“I think that Schoolcraft is not too worried about us,” Lohr said. “But I’m excited by our play tonight. If we can bring that emotion to Friday’s game I think we will be competitive.”

Icehawks chopped by Lumberjacks

Donald Lierman          

Sports Editor

   Tuesday was one of those nights where the Hawks soared early. However, Muskegon deflected Port Huron’s claws just long enough to grab momentum.

   Two crucial plays not only gave the Lumberjacks the lead but stymied the Hawks’ fury.

   Muskegon downed Port Huron, 6-2, on Tuesday, February 23 at McMorran Arena.

   “The difference of the game was two minutes,” Port Huron’s Coach Stan Drulia said. “The first shift of the second period we have total possession and they score a third goal.

   “Then there was the kicked in goal at the end of the second. The kick was plain as day. That cannot count. I don’t know what the referee was thinking … what he was looking at.”

   Icehawks’ Ian Turner was also amazed at the call.

   “That puck was kicked in,” Turner said. “I think the referee was the only one in the whole building that missed it. It’s frustrating. There’s nothing we could have done to win that game.”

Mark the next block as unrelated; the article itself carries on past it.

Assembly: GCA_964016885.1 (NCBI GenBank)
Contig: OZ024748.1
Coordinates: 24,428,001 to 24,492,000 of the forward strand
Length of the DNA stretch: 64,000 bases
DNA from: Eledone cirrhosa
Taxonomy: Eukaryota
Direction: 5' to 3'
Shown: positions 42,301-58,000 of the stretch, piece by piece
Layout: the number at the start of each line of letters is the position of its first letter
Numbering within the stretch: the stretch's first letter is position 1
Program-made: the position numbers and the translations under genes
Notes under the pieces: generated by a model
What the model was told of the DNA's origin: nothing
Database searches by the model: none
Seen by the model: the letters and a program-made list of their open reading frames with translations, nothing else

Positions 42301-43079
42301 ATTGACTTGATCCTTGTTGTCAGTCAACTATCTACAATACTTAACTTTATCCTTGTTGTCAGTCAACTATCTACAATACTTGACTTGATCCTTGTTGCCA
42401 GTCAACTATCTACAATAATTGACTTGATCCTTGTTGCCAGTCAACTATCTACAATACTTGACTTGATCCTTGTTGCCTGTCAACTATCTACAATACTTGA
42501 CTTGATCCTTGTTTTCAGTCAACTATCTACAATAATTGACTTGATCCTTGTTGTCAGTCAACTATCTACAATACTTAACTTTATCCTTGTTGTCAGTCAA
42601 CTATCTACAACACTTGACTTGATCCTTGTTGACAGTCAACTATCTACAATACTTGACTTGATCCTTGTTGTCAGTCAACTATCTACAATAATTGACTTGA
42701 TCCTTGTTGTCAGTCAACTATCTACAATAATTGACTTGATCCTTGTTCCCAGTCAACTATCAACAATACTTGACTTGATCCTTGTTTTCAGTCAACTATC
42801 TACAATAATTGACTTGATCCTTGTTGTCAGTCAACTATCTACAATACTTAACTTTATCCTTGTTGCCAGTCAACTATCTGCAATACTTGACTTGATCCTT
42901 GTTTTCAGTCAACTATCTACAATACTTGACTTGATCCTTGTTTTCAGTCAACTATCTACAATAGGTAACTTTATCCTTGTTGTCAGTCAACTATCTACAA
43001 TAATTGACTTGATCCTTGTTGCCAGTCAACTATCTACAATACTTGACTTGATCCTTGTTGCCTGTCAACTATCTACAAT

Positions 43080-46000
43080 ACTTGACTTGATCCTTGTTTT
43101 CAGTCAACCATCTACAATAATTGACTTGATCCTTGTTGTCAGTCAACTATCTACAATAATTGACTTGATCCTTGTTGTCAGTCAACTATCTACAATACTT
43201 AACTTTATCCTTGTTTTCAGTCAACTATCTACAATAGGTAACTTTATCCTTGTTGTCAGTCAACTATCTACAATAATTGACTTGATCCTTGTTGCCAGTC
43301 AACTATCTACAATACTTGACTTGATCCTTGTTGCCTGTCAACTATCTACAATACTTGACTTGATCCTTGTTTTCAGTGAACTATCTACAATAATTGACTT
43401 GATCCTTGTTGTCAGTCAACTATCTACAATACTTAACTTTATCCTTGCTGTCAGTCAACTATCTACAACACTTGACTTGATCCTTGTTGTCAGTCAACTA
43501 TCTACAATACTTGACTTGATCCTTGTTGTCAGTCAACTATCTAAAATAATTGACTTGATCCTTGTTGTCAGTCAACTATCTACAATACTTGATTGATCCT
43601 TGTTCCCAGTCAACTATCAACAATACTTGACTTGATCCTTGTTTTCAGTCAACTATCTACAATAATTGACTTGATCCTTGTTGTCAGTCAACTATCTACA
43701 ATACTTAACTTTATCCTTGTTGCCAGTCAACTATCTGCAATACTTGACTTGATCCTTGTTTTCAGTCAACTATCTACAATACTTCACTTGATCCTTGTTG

The Lumberjacks scored early on a first minute goal.

   “The shot hit Lovie’s (Jamie Lovell) stick and changed direction,” Drulia said. “The shot was from 20 feet out. Larry (Sterling) was positioned for one angle and the puck changed direction.

   “I thought we dominated the first period,” Drulia continued. “We could have had a dozen tonight. I thought it could have been 5-1 for us after one.”

   Muskegon added a second goal before the end of the first period. Port Huron did not score on 15 shots while the Lumberjacks scored two on only ten attempts.

   The puck bounced Muskegon’s way throughout the first ten minutes of the second period, notching three more goals for a 5-0 lead. With ten minutes left in the second Port Huron goalie Adam Russo replaced Larry Sterling in net.

   After surrendering another goal, Port Huron finally tallied on the score board with two minutes left in the second period. The Hawks added one more in the third but it was too little, too late. 

   “As smart as we played most of the time,” Drulia said. “We gave up the possession of the puck three times for three goals. You’re not going to win games like that.”